One thing we know for sure is the “strong reign” ended a long time ago, and it entered the history of presidential terms as the one in which the Lebanese were sent to hell, and the country was threatened as a political entity. No measures or decisions were issued to address the collapses that have hit every aspect of the lives of the Lebanese. The country has been looted, and its people are on the brink of hunger. The homeland has become a migration center for skilled Lebanese youths, and increasing numbers of Lebanese are choosing to board “boats of death.” The latter stages of his term saw the broadest ever strike carried out by public sector employees that threatened severe consequences, and to top it all off, Lebanon’s judges declared their first open-ended strike in the country’s history.
One could argue for or against the Judges’ move, but it wouldn’t have taken place, and the course of justice in the country would not have been disrupted if it were not for the “Nitrate regime,” which subordinated the judiciary and suspended its independence. The humiliation aggravated when Aoun, contradicting the constitution, decided to refrain from signing the decree to appoint new judges in 2017.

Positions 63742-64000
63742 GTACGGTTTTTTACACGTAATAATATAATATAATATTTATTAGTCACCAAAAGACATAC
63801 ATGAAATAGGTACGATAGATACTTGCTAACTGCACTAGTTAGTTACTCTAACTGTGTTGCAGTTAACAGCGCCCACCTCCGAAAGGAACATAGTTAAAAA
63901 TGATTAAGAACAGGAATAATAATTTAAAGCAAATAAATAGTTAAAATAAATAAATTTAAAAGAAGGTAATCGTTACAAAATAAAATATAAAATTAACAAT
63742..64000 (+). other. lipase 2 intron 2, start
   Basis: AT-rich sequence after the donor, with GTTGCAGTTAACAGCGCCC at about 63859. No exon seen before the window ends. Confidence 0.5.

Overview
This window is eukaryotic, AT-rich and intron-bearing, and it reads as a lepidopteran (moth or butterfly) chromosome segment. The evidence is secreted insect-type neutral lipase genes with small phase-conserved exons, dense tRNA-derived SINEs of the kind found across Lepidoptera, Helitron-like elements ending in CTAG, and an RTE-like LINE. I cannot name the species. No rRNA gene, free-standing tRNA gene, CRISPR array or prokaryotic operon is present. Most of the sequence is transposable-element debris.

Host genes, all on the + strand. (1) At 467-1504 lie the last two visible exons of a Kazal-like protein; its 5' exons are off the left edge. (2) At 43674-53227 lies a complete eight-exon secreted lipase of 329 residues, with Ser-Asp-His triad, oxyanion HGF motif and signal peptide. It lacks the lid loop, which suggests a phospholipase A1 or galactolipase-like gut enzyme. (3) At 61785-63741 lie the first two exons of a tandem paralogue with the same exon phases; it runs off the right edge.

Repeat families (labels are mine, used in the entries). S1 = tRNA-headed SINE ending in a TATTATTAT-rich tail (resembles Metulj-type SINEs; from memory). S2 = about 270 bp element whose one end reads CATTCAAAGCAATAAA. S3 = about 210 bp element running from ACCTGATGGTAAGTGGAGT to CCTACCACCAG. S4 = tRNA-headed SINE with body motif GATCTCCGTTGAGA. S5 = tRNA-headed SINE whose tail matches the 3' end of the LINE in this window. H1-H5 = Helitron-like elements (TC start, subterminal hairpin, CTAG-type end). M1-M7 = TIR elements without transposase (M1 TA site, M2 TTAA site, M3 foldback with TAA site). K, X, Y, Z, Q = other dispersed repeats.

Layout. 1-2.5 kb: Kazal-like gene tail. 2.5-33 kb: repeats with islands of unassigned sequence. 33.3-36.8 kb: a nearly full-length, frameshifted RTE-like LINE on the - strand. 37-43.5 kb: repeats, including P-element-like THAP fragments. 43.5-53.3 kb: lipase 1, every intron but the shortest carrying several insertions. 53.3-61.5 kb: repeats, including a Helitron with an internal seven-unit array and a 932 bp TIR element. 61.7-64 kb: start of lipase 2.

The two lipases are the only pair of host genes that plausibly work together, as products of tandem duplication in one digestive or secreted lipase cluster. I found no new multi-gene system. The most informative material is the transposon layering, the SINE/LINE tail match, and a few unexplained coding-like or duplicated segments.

Despite the arrogance of the Palace and the noise it made, as well as its threats intended to conceal its desire to launch a coup that reflects the president’s hysterical push to cling to power, all these attempts amount to nothing more than last-minute saber-rattling. Though this hysteria failed to ensure that his international sanction son-in-law would inherit his position, Aoun’s bet that it would do has cost Lebanon dearly.